US Embassy - Beijing
Our first stop on our second full day in China was at the US embassy.
I’ve rarely felt as privileged as I did when I stood outside and watched 500 Chinese people waited in lines with visa applications.
Prior to arriving at the embassy, we’d been given strict guidelines to bring out passports. We’d even had to return to the hotel because one person forgot there’s.
Instead, we bypassed the extremely long lines and walked directly into the embassy through a side security entrance. Inside we were run through a metal detector, but not once were our passports checked.
I was the first student delegate inside and was able to speak to our host David, who happened to be a fellow ISU alum!
He and I chatted about ISU, DC and Iowa for several minutes until everyone else arrived. He shared that the Chinese ambassador (aka Governor Terry Branstad) loves to talk about Iowa, especially with David; and that David was headed to a lunch meeting with the ambassador right after his meeting with us!
Our second stop was lunch with the former editor-in-chief of the China Daily, Zhu Yinghuang. We would learn later that he is also the founding father of the paper’s online edition.
This was a delightful lunch, especially because Mr. Zhu was an eloquent speaker who has decades of experience with Chinese media. Listening to his perspectives helped me further grasp the Chinese understanding about the role of journalism.
After lunch, we took our shortest bus ride of the trip down the street to the China Daily offices.
Best meeting ever!
After working on a project analyzing China for a semester, I was quite familiar with China Daily’s work. Actually, going and speaking with their reporters was amazing!
Again, it was fascinating to speak with Chinese journalists who work within the state-run platform about covering potentially controversial topics.
One of my biggest takeaways from both meetings was that we cannot use Western definitions of journalism and the role of the media to understand Chinese media. The Chinese understanding of journalism’s purpose is very different than the American understanding (even in our tumultuous climate where opposite ends of the political spectrum disagree about the media).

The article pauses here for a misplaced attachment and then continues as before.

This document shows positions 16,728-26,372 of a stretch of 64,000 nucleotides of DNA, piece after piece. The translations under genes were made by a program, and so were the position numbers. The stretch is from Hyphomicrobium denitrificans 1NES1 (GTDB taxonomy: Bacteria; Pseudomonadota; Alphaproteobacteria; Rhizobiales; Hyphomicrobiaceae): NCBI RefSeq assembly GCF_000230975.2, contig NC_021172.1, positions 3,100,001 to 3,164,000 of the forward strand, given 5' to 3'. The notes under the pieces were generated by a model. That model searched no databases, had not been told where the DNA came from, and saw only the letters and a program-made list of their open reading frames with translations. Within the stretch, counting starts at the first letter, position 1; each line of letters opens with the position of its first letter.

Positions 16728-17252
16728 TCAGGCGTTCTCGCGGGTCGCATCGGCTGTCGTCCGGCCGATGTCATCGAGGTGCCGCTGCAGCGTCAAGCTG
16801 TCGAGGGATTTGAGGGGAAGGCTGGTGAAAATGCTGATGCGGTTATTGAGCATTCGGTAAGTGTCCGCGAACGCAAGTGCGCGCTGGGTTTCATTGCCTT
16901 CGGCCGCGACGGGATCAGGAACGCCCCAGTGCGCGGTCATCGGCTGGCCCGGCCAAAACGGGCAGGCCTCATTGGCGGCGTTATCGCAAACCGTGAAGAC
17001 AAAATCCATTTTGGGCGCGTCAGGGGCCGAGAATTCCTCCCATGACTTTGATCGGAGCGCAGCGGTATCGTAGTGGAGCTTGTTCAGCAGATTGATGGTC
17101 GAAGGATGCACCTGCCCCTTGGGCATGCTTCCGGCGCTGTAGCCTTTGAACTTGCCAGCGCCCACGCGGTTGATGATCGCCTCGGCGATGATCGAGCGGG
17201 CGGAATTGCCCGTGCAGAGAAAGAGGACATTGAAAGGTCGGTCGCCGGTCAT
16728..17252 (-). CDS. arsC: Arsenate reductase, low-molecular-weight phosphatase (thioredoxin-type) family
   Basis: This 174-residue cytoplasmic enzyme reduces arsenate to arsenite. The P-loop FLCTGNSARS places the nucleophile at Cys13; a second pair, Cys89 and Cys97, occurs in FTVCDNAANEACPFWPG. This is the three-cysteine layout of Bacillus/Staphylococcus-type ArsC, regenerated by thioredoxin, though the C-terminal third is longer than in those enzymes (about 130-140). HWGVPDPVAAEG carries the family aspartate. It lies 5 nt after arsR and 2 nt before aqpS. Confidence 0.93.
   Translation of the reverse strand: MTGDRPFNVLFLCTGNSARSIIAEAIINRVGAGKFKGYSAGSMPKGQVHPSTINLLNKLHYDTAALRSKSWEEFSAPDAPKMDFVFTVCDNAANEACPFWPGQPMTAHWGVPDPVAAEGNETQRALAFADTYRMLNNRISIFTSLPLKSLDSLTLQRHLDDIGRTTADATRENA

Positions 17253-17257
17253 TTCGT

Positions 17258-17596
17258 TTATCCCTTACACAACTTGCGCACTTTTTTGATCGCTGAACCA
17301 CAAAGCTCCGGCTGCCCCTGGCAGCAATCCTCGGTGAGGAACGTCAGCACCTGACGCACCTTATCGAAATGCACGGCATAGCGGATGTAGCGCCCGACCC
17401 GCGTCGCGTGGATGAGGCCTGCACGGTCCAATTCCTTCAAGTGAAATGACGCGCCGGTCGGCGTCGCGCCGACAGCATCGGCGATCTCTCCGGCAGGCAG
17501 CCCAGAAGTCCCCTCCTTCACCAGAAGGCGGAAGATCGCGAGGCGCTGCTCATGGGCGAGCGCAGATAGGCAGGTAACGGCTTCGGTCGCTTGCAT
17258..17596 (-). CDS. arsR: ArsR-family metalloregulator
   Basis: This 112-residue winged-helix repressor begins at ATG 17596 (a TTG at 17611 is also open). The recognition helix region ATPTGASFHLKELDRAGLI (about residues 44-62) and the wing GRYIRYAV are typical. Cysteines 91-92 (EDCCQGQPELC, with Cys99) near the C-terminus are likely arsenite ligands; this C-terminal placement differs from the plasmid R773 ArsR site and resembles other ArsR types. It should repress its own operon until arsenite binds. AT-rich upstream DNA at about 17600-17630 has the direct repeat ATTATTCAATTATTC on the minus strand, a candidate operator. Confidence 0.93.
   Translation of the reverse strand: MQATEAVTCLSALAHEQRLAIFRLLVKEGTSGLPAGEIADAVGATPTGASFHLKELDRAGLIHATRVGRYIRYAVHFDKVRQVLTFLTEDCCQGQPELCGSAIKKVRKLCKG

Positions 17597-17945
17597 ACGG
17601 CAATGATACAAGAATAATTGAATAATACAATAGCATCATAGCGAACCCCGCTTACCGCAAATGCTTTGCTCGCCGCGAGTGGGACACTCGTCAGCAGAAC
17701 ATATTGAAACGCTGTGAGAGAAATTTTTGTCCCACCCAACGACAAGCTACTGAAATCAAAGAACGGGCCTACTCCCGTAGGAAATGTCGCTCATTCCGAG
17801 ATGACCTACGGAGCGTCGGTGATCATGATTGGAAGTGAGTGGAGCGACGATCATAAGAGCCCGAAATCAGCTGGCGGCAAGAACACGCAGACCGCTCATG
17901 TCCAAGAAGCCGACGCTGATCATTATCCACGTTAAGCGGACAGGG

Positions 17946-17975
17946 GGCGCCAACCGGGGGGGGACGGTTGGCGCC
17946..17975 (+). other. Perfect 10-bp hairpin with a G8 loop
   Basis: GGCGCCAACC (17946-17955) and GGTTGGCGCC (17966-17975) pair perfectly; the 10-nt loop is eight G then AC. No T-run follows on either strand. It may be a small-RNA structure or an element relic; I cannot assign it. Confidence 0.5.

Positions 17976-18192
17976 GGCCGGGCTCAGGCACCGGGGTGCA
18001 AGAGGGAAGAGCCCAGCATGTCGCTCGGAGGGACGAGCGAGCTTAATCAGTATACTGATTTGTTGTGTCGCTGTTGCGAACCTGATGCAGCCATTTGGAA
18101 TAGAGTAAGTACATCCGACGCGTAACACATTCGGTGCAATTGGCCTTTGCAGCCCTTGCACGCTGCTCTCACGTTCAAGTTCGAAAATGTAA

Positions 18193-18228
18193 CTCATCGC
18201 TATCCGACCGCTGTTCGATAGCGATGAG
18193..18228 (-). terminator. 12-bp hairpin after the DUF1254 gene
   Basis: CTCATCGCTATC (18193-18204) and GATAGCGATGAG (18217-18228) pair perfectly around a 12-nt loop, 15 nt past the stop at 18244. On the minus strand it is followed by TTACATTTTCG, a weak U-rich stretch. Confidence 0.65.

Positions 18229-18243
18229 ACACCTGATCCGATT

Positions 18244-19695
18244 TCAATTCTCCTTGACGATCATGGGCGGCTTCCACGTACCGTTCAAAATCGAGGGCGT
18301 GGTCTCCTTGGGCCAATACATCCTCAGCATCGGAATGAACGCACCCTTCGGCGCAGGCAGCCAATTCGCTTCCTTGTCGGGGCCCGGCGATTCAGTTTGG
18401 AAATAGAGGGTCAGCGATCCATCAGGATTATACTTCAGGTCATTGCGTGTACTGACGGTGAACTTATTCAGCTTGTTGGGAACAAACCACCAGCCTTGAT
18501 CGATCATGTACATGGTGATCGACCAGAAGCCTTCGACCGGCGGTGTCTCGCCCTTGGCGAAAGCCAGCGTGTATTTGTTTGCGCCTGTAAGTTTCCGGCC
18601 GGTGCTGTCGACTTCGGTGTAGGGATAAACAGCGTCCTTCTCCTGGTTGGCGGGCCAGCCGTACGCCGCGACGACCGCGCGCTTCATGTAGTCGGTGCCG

We learned that the China Daily English addition is specifically tailored to target a foreign audience – which makes sense because the majority of Chinese people do not speak English – but this goes beyond translating Chinese articles to English. Instead, the English addition of the China Daily is written for English speakers. Additionally, we learned that the articles in the print addition differ from the online addition and in essence are different papers.
The China Daily meeting blew my mind in ways I’m still struggling to put on paper. It was an incredible experience and one that I would highly recommend if you are ever given the chance to visit their offices in Beijing.
Second Alum of the Day!
Our final stop of the day was at Caixin Media. Another media group based out of China that focuses on economic and financial news.
At Caixin I met an American University alum and learned more about how non-state funded Chinese publications function under strict regulations. It was great to see how other AU students are using their degrees.
Dinner with Mr. Wong
Upon returning to the hotel, we were treated to a lovely dinner with Alan Wong, the executive director of the China-United States Exchange Foundation (our sponsor organization). The discussion was lively and informative.
Even as I almost nodded off in my vegetarian paella, I asked him about Hong Kong’s transfer of sovereignty back to China and if he could compare and contrast with Taiwan. His insight was most insightful.
Side note about this dinner: I was asked about my allergies (i.e. nuts) and then given a special dessert nut free! This was awesome because at most fancy restaurants I can never eat dessert because for some reason people think nuts are fancy. [For the record, they’re not.]
But I appreciated the restaurant’s care and forethought in providing me safe and delicious food.
Next post: Climbing the Great Wall!
Institute of Public and Environmental Affairs
Our first meeting in China was with an American woman working for a Chinese non-governmental agency in the field of environmental protection – the Institute of Public and Environmental Affairs.
The meeting focused on the three environmental problems China is facing: air pollution, water pollution and soil pollution.
The IPE is a unique organization in it specializes in collection public domain information through environmental records in an effort to increase transparency. One of the most interesting things was learning about how the Chinese government is supportive of this type of transparency because the Chinese government is heavily committed to decreasing pollution in China.
Chinese Ministry of Foreign Affairs